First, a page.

That is one of the things I like about the school the kids are at now. The school started a garden area for the kids last year. They’re big on having the kids run and the play area is more challenging than most I’ve seen recently. They have a new recycling program in the lunch area, and I believe in the classrooms.

My daughter brings lunch to school just about every day when school in in session, and always in reusable containers. She’s as near to zero waste for lunch as I can manage… not counting whatever she refuses to eat.

There are some great reusable lunch bags and boxes out there. I love the Laptop Lunches Kit, since that’s pretty flexible. has a lot more lunch bags available, so if the Laptop Lunches Kit is too small you can find something more to your size preference.

Amazon also carries plenty of lunch bags; just do some research to avoid lead and BPA.

Reducing Waste at Home

Beyond just keeping kids from accidentally throwing things out that they shouldn’t, there are many things you can have them do at home.

Keep that wardrobe under control, for example. I find this one surprisingly difficult, not because I buy many clothes at all for my kids, but because relatives do! I am constantly amazed at how many clothes my kids end up with despite the fact that I almost never buy them anything, new or used.

We teach them the difference between play and nice clothes, so that nice clothes get ruined less quickly. Of course play clothes are at first defined as any clothes that will wash up well, and later as the clothes they’ve ruined for other purposes. Playing in torn jeans means nothing to my kids so far, other than that they can get as messy as they like.

I’ve posted in the past about using trash as craft supplies. If your kids are creative, it’s a great outlet.

Toys, Toys Everywhere!

I consider toys a weakness around here, even though, once again, we don’t buy that many! It’s the challenge of generous relatives.

I do tell people that anything that encourages active play or creativity is more welcome than any toy that limits the kids by how it’s supposed to be used. It doesn’t always help, but it’s worth the try.

When you’re stuck with tons of plastic toy clutter it’s time to teach the kids about generosity. Take some time regularly and go through the toys and figure out what can go to charity. Or you can go entrepreneurial and have a garage sale to teach them about earning money. Either way the toys are getting out of your house and being reused by someone else.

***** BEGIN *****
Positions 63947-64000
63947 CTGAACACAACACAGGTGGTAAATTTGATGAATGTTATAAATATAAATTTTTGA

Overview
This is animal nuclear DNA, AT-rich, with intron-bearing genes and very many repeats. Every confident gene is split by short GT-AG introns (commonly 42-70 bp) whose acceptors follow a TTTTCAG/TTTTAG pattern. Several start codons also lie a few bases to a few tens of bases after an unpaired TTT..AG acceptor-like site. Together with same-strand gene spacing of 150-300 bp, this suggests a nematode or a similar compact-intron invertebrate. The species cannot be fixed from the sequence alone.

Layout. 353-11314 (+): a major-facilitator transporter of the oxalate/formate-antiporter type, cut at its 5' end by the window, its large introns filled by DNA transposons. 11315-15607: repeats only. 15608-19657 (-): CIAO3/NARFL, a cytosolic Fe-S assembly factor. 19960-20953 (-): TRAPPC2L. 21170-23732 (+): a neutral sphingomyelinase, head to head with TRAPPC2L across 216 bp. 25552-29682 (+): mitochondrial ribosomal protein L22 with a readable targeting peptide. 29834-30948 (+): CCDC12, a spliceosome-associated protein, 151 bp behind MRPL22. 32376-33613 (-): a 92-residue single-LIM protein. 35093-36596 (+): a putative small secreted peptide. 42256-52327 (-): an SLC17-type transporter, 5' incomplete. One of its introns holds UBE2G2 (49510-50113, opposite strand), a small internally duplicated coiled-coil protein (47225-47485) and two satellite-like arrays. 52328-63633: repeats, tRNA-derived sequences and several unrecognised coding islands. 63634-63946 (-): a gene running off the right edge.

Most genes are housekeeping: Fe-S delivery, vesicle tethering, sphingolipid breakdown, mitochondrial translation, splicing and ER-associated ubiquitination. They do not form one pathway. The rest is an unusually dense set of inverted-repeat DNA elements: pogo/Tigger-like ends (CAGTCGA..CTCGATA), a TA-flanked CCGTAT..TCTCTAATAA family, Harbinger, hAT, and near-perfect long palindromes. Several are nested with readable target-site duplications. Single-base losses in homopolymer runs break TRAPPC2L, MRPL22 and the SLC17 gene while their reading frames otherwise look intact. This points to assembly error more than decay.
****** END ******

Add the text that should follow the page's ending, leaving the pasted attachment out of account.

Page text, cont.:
Magic Cabin is a really great place to find natural toys for children. Any time I visit their online store I go nuts wanting too much stuff. Not everything there is natural, but as a whole they tend to offer many more creative toys than most shops.

Cleaning Up Your Hike

My kids love to go hiking. A very simple bit of responsibility to teach them is that if you see trash, you pick it up. And of course, if you bring it in, use it up or take it out. Simple rules kids understand.

If you haven’t encouraged this before, you may be amazed at how much younger children in particular enjoy doing this. Keep in mind that the same kid who will absently throw a wrapper on the floor at home will be completely absorbed by the notion that they can help clean up natural areas. It’s just not the same to them.

Garden Organically

Kids love gardens. Mine are just about obsessive about planting seeds. Given that they know nothing about it, most of what they plant never grows, but at least they try.

Our pumpkins really took off this year. They came from seeds from ones we bought last fall, and it looks like we will have a pretty nice supply for Halloween.

They really go for the tomatoes too. Those were just about the only other thing that did well in our garden this year for some reason.

But trust me, young kids don’t mind too much that the garden isn’t producing well. Being in the garden means they can dig in some dirt (set aside an area for that) and look for bugs. Oh, and you can’t forget how much fun they have nibbling on anything you’ve approved. Mine love basil and mint.

We compost, so food waste goes to making each year’s garden a little healthier without fertilizers. It works pretty well most years.

No matter what you do, of course, people have an impact on the planet. You can still take steps to limit your own and that of your family.

How Green Are the Lawns in Your Area?

I’ve been noticing a trend in my area. Lawns are looking a little browner than they do most summers in my area. Seems like a lot of people are watering them less.

Not a bad start, if you ask me.

Better, of course, is to do something useful with the land, or at least xeriscape so that the yard is not completely unattractive. But it’s nice to see that more people in my area seem to be more willing to deal with a less than perfect lawn right now.

In my area, that’s a very rational decision. We’re facing a huge water shortage and they’re trying hard to get us to cut back on our water usage. I’m determined to keep the garden alive, but the lawn? Only enough for the kids to play on. And they delight in dandelions and other weeds just as much as they enjoy the grass.

Quite frankly, if we owned this house rather than just rented, the front lawn would be long gone. There’d also be a much bigger garden in the back yard, which might make up for any water savings, but at least the water would be used productively.

We’d probably also be looking at installing water barrels or some such for those rare times when we get rain. Be nice to get some use out of what would otherwise be runoff. We have lots of dreams for when we own a home. Too many changes just don’t work on our current budget, even when they’re possible for a renter.

Fresh, clean water is something that is just going to become more valuable throughout much of the world, and it’s time for people to start understanding that. Using less even when you could have more isn’t a bad habit to establish at all.